The Advantage is a Canadian 4 piece band that plays covers of music from Nintendo (ORIGINAL NES) games. Is it a gimmick? Sure! But it’s still fun! The band is made up of 2 guitars, bass, and drums. Interesting to hear this synthesizer music played without a keyboard. Tracks are very short (none over 3 minutes, many under 1 minute). Tracks from the same game usually track together.

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Anonymous 4 – “American Angels” [Harmonia Mundi]

stingray   1/14/2005   A Library, CD

4 woman a cappella versions of American sacred songs of the 18th and 19th century. The voices are good but not spectacular. The arrangements are intentionally very simple, attempting to recreate these songs as they actually would have been sung. The production is probably a bit heavy on reverb, but it makes them sound like they are being sung in a church, which is certainly appropriate. It’s all pretty, simple, and sincere.
Tracks that stand out to me are 1, 7 (Amazing Grace), 10, 13, and 20.

Tanakh – “Dieu Deuil” [Alien8]

stingray   1/14/2005   A Library, CD

Laid back psyche-folk. Pretty ballads with mournful gypsy-style fiddle, guitar, and the strong, clear, calm vocals of Jesse Poe. My favorites:
1 – Features some nice female backing vocals)
2 – A slow build of shimmery intensity using military-style snare drum, flameco-style guitar, and soaring vocals.
7 – Instrumental that showcases a very sad ‘gypsy? fiddle sound over a host of percussion that sounds like it includes a number of ‘found? instruments (i.e. banging on pieces of metal, wind chimes, etc). Despite it’s more percussive feel, it is still very mellow.
8 – Ballad featuring an interplay of Poe’s voice, a very sad and mournful slide guitar, and later in the track, the gypsy fiddle. This track makes me tear up if I attend to it fully.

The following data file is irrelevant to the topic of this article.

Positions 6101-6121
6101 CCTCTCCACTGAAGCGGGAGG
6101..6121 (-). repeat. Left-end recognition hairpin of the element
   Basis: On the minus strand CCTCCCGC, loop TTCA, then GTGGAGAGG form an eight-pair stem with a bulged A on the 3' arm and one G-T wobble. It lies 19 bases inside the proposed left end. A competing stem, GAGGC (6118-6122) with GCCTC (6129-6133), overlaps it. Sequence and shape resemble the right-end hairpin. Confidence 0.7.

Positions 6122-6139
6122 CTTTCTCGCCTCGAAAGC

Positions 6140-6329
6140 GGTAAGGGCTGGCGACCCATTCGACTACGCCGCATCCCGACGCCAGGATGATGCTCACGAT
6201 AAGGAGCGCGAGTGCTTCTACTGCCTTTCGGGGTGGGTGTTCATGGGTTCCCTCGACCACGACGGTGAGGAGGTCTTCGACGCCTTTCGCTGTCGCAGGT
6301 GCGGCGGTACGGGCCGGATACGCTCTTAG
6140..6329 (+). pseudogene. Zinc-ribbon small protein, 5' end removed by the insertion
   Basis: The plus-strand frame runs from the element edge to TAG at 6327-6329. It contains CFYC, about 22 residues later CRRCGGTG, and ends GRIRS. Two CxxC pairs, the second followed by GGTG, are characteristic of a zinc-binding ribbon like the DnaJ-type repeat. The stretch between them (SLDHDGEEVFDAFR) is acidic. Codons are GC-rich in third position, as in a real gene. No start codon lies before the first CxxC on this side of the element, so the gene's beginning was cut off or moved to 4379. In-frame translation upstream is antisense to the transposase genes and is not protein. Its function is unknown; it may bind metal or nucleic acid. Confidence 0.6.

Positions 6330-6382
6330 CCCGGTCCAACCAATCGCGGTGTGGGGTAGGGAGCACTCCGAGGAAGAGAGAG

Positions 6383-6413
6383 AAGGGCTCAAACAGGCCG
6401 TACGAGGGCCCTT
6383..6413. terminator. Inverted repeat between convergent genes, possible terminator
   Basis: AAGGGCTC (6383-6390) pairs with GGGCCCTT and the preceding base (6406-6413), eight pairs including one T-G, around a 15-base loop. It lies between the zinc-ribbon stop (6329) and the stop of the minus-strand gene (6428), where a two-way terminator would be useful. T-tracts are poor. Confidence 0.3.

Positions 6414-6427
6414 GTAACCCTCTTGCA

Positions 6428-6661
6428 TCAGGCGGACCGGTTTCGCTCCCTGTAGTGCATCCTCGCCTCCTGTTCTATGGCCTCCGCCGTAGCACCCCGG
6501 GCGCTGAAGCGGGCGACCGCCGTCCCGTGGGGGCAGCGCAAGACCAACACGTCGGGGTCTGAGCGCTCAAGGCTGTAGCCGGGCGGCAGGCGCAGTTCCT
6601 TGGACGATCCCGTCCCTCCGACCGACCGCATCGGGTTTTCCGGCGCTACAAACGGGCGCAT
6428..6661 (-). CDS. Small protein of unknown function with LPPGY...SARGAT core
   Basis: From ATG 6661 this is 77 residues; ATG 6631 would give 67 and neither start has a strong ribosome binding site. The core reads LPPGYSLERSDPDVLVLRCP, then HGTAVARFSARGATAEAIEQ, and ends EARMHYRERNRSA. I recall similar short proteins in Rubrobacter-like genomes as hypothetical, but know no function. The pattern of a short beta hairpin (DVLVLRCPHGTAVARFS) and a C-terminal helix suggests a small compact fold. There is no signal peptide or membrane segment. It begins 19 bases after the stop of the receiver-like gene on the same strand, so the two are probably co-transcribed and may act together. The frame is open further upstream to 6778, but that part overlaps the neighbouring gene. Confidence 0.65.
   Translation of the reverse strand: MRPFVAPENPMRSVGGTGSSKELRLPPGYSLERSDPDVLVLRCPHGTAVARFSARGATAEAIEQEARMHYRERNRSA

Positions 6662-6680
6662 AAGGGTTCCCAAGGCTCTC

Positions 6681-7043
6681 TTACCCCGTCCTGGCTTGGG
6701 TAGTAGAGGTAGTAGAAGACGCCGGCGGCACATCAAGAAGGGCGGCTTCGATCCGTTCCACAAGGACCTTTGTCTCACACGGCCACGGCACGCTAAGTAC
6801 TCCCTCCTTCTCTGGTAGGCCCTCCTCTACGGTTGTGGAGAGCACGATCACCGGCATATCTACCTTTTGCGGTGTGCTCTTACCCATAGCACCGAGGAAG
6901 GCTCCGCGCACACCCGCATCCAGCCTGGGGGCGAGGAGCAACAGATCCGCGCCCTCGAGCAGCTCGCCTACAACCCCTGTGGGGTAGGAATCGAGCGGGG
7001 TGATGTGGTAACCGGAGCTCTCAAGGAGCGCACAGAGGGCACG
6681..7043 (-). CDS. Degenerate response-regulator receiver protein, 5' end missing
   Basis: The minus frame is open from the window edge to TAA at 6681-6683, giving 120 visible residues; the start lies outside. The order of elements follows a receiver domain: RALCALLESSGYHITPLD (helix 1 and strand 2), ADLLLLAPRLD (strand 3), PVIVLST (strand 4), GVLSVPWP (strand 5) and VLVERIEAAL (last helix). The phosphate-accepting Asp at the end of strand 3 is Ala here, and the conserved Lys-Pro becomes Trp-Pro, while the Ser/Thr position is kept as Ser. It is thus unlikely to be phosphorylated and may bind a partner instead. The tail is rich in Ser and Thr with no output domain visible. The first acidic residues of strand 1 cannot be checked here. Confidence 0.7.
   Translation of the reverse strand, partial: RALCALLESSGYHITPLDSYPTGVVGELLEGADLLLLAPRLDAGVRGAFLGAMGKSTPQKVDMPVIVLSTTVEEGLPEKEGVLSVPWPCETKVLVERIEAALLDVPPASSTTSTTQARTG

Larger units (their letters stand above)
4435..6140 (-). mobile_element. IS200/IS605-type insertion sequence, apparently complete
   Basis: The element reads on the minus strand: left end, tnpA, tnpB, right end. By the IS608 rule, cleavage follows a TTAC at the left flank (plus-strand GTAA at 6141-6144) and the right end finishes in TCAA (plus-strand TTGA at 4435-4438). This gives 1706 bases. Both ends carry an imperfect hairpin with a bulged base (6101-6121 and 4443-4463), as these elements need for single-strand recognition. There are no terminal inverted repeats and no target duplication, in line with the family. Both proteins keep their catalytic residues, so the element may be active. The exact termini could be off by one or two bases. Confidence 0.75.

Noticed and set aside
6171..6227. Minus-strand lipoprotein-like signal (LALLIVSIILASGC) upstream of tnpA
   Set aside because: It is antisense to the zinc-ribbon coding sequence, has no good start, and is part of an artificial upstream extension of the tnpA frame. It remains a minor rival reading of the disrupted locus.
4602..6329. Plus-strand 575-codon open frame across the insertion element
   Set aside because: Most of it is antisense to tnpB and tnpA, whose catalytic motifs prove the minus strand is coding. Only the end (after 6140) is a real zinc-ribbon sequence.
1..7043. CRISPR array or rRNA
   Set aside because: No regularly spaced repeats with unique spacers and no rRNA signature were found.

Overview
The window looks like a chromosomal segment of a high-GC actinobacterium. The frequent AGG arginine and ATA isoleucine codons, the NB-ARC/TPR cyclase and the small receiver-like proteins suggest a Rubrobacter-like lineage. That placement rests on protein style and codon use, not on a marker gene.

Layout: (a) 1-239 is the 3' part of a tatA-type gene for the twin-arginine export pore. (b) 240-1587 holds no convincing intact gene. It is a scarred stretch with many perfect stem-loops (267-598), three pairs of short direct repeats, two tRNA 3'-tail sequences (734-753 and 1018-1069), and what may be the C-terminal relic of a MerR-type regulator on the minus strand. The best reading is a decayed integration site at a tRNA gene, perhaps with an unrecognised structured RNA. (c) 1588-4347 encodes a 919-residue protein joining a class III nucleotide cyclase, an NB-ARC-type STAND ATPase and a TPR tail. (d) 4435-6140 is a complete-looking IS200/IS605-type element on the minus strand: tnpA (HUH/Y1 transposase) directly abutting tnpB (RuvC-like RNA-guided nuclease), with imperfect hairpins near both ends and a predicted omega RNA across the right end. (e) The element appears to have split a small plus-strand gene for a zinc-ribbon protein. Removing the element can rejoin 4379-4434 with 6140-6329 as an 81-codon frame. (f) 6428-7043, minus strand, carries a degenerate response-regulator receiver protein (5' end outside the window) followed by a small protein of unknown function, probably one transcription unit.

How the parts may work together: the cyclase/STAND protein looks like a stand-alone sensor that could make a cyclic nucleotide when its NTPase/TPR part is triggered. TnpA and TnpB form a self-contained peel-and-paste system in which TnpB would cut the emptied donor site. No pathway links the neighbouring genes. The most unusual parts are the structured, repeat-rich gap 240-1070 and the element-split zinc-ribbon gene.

Tracks 3, 5, and 7 are instrumentals.
Track 6 ends with ~40 seconds of near-silence.

Hypnotech 3 – “Prescription Electronics” [Futursonic]

stingray   1/14/2005   A Library, CD

Mellow, tripped out electronica from Canada. All instrumental, with the exception of some spoken vocal samples on track 1. Tracks 2, 4, and 7 are more ambient, while the others have a bit of a dance beat to them. All very mellow and relaxing, just the thing to listen to during ‘coming down? part of your rave while the light-sticks are fading out and you are eating the candy necklaces.

Branca, Glenn – “Lesson No. 1” [Acute Records]

stingray   1/14/2005   A Library, CD

A re-issue of three Glenn Branca pieces.
Track 1 (‘Lesson #1 for Electric Guitar?) is a shimmery, ambient piece of minimalist guitar music.
Track 2 (‘Dissonance?) features multiple tempo changes and some frenetic and chaotic percussion (including sledgehammer). Listening to it gives me a palpable feel of dread, probably a result of the cognitive dissonance of listening to these ‘rock? instruments creating what is clearly a neo-classical composition.
Track 3 (‘Bad Smells?) is a neo-classical guitar piece in several movements. It starts out with a kind of up-tempo prog-rock beat, then dissolves into chaos; after surfacing briefly as a funk-informed drum-and-bass jam, it then tumbles over the cliff of chaotic guitar chords over a bed of pretty synthesizer chords.
There’s also a quicktime video on here of ‘Symphony No. 5?, a guitar/drum/bass drone. The sound quality is pretty terrible on this (I can see the drummer, but I can barely make out any drumming), but it is amusing to see Branca ‘conduct? by leaping and convulsing about the stage like David Byrne on PCP.